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Jellyfish have clear, jellylike bodies that are shaped like an umbrella. Tentacles containing stinging structures are used to capture prey, and they hang below the body. When a person comes in contact with the tentacles, the stinging structures pierce the skin and inject venom. Even dead jellyfish can sting, so do not touch the ones that have washed up on the beach.

The jellyfish in the picture is a stinging nettle. It is one of several types of jellyfish that are found along the coast of North Carolina.

Portuguese Man o' War (Physalia physalis): 
At first glance, the Portuguese Man o' War looks like the jellyfish, but both its body and tentacles hang below an air-filled bladder that keeps it afloat on the surface of the water. It also has stinging structures that can injure a person even after it is dead.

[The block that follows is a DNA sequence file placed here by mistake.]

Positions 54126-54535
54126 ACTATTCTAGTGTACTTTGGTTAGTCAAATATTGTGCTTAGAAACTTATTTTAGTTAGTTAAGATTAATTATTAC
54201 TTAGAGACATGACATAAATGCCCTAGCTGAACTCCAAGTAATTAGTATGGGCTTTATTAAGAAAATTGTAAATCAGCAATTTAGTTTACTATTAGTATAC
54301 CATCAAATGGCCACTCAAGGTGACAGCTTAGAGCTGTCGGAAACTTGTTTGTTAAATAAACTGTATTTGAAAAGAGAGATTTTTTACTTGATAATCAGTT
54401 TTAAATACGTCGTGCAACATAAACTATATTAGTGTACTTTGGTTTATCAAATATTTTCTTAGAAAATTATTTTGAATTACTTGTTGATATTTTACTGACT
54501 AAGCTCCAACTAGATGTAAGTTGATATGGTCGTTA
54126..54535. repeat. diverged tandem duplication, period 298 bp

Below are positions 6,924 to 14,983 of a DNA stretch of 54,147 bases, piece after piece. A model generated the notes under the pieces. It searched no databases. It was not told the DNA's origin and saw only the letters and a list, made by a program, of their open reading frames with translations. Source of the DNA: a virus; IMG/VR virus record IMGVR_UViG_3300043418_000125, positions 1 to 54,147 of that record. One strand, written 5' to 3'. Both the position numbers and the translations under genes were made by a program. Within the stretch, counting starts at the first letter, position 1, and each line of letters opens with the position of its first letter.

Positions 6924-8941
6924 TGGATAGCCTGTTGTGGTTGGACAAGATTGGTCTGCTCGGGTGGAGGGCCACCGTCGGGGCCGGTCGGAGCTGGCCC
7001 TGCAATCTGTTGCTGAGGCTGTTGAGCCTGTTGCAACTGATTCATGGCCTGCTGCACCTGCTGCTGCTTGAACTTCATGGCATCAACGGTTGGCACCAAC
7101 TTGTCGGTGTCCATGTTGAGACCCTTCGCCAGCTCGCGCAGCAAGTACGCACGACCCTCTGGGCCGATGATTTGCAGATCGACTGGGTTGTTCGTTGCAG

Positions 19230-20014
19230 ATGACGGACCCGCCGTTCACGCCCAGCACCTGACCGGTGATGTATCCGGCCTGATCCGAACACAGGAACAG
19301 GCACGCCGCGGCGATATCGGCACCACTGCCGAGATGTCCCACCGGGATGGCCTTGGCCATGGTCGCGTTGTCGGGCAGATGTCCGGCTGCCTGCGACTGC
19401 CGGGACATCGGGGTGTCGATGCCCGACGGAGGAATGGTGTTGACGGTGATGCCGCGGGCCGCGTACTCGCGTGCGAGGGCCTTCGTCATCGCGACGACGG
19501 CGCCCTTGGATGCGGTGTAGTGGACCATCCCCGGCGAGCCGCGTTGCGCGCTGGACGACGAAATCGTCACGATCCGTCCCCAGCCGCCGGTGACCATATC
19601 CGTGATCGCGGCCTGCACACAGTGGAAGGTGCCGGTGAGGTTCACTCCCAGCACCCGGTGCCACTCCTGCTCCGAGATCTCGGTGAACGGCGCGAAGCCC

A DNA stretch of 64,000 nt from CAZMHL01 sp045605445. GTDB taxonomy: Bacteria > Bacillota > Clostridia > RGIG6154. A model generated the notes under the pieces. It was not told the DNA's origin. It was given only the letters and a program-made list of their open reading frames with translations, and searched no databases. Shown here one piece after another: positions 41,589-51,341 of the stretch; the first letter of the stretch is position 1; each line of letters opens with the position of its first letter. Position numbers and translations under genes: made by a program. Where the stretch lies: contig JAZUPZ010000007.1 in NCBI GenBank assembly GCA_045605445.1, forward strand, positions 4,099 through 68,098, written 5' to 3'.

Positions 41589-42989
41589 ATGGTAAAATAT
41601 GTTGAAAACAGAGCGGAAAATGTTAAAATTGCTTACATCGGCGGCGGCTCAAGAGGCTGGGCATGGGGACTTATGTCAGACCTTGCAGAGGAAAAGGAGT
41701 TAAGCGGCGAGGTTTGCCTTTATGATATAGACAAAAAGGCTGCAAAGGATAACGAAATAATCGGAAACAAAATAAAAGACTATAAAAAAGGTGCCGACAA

Common Symptoms from Stings

red welts

Uncommon Symptoms from Stings

muscles spasms
stomach cramps
severe pain
heart palpitations


What to Do if Someone is Stung: 

  • While wearing gloves, remove the tentacles by rinsing them off or scraping them off with a credit card or dull knife. Do not remove them with your bare hands. Rinse the exposed area with saltwater if available. 
  • Put the affected area in hot water, as hot as tolerated, for 20 minutes.  You may need to add hot water if it cools. This may inactivate the venom and provide some pain relief.
  • Vinegar or a baking soda slurry, applied for 30 minutes, may help inactivate the venom if these are available.
  • Use steroid cream for persistent symptoms. 
  • If needed, take over-the-counter pain medicine such as aspirin, ibuprofen, or acetaminophen as directed in package instructions. 
  • Call 911 if you are having trouble breathing or having chest pain. 


Call NC Poison Control at 1-800-222-1222 or chat from this site for further treatment advice.

Last Updated on 12/19/2023